Another very popular meditation in India is Vipassana meditation, which is taught in various centres set up throughout India and abroad by the late S.N. Goenka, the founding teacher.

For Vipassana meditation, meditators are asked to practice, for the first few days, breathing-based meditation, as explained earlier.

After that, they need to observe their thoughts and bodily sensations in a non-judgmental way.

This meditation is considered tougher than TM and mindfulness meditation, but supposed to be quite effective.

As we have seen, in meditation we are, while sitting quietly and comfortably, present to observe our breath or bodily sensations or to repeat the mantra with closed eyes. The idea is not to do anything intentionally, just experience the present moments. We are not required to react or respond to thoughts arising in our mind, but simply to observe and let them go.

Whether we attend to the breath (mindfulness meditation), mantra (TM) or bodily sensations and thoughts (Vipassana meditation), attention is distracted and our mind automatically goes in a different direction. Better yet, it simply rests. It is very difficult to hold our attention on breathing, mantra, or the coming and going of physical sensations and thoughts, continuously for even 20 seconds. Random thoughts are certain to arise. Regardless of the nature of the distraction, we may then gently bring our attention back to the breath or mantra.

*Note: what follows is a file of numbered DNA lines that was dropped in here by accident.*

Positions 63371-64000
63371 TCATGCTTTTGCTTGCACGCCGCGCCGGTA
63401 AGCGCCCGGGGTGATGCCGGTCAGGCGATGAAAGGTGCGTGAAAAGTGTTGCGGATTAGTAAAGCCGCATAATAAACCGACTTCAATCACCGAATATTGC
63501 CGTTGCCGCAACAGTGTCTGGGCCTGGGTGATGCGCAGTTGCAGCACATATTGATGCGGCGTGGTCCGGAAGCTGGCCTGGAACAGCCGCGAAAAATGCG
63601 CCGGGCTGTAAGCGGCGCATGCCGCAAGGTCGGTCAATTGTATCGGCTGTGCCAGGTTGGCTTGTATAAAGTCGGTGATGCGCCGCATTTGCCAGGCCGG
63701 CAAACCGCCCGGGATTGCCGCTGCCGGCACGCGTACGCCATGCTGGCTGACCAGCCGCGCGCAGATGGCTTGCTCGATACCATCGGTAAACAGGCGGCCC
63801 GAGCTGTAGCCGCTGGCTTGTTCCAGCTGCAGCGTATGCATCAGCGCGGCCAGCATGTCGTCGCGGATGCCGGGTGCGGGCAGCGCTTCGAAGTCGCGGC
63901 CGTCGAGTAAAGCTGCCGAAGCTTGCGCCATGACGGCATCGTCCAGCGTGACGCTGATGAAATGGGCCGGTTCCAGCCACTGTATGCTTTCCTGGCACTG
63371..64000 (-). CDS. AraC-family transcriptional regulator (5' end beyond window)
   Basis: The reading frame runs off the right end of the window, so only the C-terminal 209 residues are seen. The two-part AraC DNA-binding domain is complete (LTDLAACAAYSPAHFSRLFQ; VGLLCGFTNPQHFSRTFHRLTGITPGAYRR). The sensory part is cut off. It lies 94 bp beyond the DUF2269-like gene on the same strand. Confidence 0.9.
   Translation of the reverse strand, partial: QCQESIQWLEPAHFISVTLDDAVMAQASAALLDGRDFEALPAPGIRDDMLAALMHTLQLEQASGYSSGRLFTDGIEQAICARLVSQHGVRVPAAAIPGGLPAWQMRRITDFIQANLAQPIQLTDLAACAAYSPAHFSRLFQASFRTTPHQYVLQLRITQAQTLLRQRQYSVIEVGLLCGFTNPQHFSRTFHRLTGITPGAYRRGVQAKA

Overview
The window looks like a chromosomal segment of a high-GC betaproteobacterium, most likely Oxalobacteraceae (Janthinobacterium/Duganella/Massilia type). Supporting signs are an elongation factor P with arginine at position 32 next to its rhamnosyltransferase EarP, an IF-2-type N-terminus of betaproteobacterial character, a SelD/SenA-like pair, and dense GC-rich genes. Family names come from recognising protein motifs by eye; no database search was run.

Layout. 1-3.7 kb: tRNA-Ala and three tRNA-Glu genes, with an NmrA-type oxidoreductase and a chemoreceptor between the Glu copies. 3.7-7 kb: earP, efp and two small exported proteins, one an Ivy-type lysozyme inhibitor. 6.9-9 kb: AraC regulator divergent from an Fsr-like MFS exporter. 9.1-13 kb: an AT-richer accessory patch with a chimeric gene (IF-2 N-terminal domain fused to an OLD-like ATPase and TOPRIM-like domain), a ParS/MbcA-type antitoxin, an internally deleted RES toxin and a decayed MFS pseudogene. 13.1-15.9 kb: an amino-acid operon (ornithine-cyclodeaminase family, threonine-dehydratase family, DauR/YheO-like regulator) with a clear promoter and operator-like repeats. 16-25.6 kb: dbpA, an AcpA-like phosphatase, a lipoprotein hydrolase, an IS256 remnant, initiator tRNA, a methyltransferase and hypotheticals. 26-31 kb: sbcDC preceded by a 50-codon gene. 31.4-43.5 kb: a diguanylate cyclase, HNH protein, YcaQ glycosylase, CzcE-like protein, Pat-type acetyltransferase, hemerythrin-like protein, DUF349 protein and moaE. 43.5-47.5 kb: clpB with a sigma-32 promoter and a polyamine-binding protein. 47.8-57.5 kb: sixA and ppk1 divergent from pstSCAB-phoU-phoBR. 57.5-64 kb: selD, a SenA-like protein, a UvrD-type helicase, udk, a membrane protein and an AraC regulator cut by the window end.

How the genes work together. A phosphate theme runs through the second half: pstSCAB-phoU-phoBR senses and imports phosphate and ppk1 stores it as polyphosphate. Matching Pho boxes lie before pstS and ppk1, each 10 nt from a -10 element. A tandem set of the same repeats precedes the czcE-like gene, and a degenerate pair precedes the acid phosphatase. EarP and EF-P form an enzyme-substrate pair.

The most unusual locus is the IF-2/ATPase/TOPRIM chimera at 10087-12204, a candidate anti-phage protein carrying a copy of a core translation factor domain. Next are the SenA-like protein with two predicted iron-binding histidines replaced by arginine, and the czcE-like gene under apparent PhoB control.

We keep on repeating this process while meditating. Focus, un-focus, and then focus again goes on without resistance. When we do this, the mental faculty gets trained, and we become more and more focused. As we become more focused, our mind’s wandering lessens, and we become happier . . . or less unhappy. This is the simple science behind meditation.